Researchers are working with AVSI Uganda, USAID, and Save the Children to conduct a randomized evaluation to compare the cost-effectiveness of different variations of graduation programming (including a full graduation program and lower-cost versions) on consumption, assets, food security and other measures of wellbeing for refugees and host communities.
Following an eligibility verification exercise, a total of 11,000 households are participating in the evaluation—5,500 households across 44 villages in the Rwanwanja Refugee Settlement and 5,500 households across 88 villages in the surrounding area.
Half of all villages will be randomly assigned to participate in the Graduation program; the remaining half of villages will not implement any Graduation program and will serve as a comparison group. Within villages receiving the program, eligible households will be randomized into four groups: three groups that vary in the level of support provided by the Graduation program variants and one comparison group. By comparing households living in program villages that are not randomly assigned to participate in the Graduation program and households in comparison villages where no one participates, researchers will be able to measure whether the impact on participating households spills over to their neighbors who do not participate.
The full description of graduation variants and their distribution is as follows:
- Full Graduation Group (2,200 households): Participants in this group will receive a full graduation program, consisting of an initial cash asset transfer, consumption support in the form of continuing cash transfers, the establishment of village-level savings groups, and ongoing coaching and support at the individual household level.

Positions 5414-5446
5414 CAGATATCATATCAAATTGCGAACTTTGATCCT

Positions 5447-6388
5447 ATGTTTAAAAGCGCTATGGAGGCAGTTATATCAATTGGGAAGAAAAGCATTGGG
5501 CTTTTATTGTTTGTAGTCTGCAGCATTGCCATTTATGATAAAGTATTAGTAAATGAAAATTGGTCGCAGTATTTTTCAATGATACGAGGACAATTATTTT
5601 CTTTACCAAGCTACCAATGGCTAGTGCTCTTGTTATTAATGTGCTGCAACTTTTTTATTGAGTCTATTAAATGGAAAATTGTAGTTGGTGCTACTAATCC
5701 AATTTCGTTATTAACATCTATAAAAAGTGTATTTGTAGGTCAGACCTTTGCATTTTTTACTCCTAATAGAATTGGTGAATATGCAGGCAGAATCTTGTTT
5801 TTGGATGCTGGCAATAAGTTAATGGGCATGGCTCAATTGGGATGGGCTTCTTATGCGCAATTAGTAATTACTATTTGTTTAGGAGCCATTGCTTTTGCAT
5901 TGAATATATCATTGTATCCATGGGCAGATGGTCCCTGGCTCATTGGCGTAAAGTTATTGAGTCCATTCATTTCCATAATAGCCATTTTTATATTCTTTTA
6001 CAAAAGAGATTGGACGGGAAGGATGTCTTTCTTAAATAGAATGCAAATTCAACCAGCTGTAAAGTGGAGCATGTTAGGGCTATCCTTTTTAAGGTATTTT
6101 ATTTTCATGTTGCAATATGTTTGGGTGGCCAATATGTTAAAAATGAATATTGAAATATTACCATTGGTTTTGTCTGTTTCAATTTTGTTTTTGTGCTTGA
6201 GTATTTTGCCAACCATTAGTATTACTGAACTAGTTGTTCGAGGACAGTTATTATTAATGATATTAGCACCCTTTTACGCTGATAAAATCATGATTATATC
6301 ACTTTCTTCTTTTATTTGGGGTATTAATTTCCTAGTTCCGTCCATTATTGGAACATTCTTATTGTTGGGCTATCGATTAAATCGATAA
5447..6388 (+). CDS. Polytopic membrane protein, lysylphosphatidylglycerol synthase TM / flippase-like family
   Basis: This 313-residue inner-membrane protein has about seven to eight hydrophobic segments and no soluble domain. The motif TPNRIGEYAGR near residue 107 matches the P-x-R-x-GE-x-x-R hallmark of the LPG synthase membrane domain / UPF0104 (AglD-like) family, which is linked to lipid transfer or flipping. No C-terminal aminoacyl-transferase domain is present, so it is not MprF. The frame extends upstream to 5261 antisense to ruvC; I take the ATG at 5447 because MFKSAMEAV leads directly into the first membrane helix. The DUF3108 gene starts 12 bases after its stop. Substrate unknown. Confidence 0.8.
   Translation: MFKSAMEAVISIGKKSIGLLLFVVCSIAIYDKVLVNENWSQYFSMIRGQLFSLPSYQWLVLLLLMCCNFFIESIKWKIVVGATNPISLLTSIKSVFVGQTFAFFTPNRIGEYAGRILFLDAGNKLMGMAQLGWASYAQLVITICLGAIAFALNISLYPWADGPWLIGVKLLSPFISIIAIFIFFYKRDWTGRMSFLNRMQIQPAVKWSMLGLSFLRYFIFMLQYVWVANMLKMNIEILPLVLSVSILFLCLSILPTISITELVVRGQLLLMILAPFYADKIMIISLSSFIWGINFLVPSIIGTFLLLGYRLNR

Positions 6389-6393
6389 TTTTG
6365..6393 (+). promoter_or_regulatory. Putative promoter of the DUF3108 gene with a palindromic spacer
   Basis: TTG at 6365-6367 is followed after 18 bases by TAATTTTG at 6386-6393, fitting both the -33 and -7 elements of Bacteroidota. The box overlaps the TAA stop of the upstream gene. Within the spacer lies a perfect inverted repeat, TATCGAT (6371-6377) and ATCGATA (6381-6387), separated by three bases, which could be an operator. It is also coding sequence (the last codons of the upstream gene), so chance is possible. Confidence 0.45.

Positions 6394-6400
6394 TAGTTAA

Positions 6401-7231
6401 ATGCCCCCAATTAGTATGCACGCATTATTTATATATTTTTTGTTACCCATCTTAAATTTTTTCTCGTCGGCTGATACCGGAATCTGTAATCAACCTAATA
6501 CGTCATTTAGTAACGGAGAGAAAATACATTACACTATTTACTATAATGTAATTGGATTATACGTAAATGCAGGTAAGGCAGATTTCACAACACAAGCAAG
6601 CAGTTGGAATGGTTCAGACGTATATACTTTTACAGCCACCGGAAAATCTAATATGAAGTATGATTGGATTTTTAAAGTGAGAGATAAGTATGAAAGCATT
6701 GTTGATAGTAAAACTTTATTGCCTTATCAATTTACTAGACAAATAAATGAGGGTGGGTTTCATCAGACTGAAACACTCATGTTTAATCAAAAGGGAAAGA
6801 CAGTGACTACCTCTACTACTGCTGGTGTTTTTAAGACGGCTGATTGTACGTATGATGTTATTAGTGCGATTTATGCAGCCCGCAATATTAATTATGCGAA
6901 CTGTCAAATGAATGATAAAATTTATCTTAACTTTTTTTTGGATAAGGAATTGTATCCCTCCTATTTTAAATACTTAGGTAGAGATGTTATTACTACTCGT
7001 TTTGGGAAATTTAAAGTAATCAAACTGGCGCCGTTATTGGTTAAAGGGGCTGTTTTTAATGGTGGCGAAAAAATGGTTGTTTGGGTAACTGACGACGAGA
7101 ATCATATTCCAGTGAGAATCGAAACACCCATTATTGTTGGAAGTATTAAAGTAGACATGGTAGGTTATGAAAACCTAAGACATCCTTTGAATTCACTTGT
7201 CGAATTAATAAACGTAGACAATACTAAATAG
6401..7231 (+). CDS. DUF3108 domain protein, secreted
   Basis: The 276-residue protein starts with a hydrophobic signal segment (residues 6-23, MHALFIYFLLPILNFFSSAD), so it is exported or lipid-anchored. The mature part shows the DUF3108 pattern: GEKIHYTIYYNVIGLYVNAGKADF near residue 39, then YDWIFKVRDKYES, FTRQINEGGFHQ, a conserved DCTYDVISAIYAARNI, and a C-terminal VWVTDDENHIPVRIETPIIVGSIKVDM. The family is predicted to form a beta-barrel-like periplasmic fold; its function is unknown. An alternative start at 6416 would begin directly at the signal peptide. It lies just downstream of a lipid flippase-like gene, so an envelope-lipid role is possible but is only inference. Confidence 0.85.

- Group Coaching Graduation Group (2,200 households): Participants in this group will receive all components. However, in place of individual household-level coaching, these participants will receive coaching in group meetings of around 30 households, in order to evaluate whether this lower-cost model can retain the effectiveness of the existing model.
- No Asset Graduation Group (2,200 households): Participants in this group will receive all components of the Full Graduation Group, with the exception of the asset transfer.
- Within-village comparison group (2,200 households): In each village that receives a graduation variant, a group of households will not receive the intervention. At the end of the study period a second cohort of households from among this group will participate in a graduation program informed by the results from the first round of programming.
- Across-village comparison group (2,200 households): In the comparison villages, no households will receive an intervention.
Baseline and follow-up surveys will measure households’ food security, nutrition, income, assets, and a range of other outcomes over a 30-month period. Researchers included an additional round of phone-surveys to measure the downstream effects of the intervention on participant's resilience to the impacts of Covid-19.
Resultados y lecciones de la política pública
Evaluation ongoing; results forthcoming.